Human Sacrifice and the Eucharist

The symbolism of blood

A religious ritual is a symbolic act, and as such it makes use of preexisting symbolic meanings. Sometimes these meanings are fixed by the culture, as when I offer God what my culture recognizes as a salute, or when I place a cultural symbol of value (i.e. money) in the collection basket. The most powerful rituals, however, make use of natural symbolic meanings. For example, sexual intercourse naturally denotes union, and some peoples (such as the Babylonians) have tried to effect symbolic union with God through temple prostitution. In fact, this is an abuse of the sex act, whose meaning is too fixed to procreation and family life to be legitimately “stretched” in this way. However, we should acknowledge that a real religious impulse, and not mere lust, is at the foundation of this practice. What we need is a natural symbol that, like sex, signifies love and union and, again like sex, is asymmetric between the participants, but which, unlike sex, signifies a one-way donation of one’s life. This is the symbolism of blood.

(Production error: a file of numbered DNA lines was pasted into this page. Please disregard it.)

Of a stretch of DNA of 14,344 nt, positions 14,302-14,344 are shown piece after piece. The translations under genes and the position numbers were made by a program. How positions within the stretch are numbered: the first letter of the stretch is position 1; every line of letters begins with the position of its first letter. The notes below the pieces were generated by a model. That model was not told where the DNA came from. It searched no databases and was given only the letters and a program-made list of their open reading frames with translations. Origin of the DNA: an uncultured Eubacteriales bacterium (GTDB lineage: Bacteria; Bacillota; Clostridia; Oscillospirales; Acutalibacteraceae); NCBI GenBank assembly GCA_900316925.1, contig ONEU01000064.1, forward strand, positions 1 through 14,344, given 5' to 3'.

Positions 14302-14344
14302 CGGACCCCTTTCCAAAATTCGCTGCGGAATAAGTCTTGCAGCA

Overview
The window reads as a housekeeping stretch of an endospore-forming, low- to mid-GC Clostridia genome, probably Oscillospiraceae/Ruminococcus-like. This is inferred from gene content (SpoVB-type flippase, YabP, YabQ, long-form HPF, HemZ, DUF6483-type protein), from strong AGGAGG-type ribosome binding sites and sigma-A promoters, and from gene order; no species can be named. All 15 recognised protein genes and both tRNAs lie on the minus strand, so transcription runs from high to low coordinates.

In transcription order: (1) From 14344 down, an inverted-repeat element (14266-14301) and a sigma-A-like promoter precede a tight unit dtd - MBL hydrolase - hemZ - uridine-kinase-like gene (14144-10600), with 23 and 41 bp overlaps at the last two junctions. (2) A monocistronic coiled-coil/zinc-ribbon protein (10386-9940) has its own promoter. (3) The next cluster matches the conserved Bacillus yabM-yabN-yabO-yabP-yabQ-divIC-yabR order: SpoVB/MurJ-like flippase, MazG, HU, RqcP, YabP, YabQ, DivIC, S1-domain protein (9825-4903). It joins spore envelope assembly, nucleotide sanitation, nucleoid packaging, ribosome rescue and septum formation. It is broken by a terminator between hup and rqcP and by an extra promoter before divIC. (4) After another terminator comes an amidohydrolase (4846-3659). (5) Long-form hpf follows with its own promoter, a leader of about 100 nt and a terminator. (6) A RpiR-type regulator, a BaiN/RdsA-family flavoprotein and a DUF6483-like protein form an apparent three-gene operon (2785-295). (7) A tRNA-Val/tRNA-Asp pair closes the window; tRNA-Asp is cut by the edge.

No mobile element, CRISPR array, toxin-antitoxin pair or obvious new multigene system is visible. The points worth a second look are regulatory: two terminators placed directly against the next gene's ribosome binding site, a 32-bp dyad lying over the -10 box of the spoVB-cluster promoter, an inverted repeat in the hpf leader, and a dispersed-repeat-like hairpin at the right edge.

Across the world, widely disparate peoples have chosen as their offering to God the flesh and blood of animals, and occasionally even of humans. Why has this seemed a fitting sacrifice to so many cultures at so many times? It can only be because of the natural symbolism of blood. “Since the life of a living body is in its blood, I have made you put it on the altar, so that atonement may thereby be made for your own lives, because it is the blood, as the seat of life, that makes atonement” (Lev 17:11). Blood is the life force; to offer blood is to offer life, and a union of blood is a merger of lives. The blood and flesh of the sacrificial victim become channels of divine Life. Blood purifies the Temple on the Day of Atonement (Lev 16:15-19). Blood protects and purifies the house during Passover (Ex 12:7). Moses sprinkled the people with blood to establish the covenant (Ex. 24:6-8).

3 Responses

  1. […] and Isaac By bonald From my Human Sacrifice and the Eucharist (also called In Defense of Human Sacrifice): Abraham’s sacrifice of his son Isaac is a perfect […]

  2. […] relevance here is my discussion of the symbolism of blood in Human Sacrifice and the Eucharist: A religious ritual is a symbolic act, and as such it makes […]

  3. […] to the profound meaningfulness of the offering of body and blood, what I have called the “symbolism of blood“.  He pointed to the boyhood ritual (which he’s seen in several cultures) of two […]

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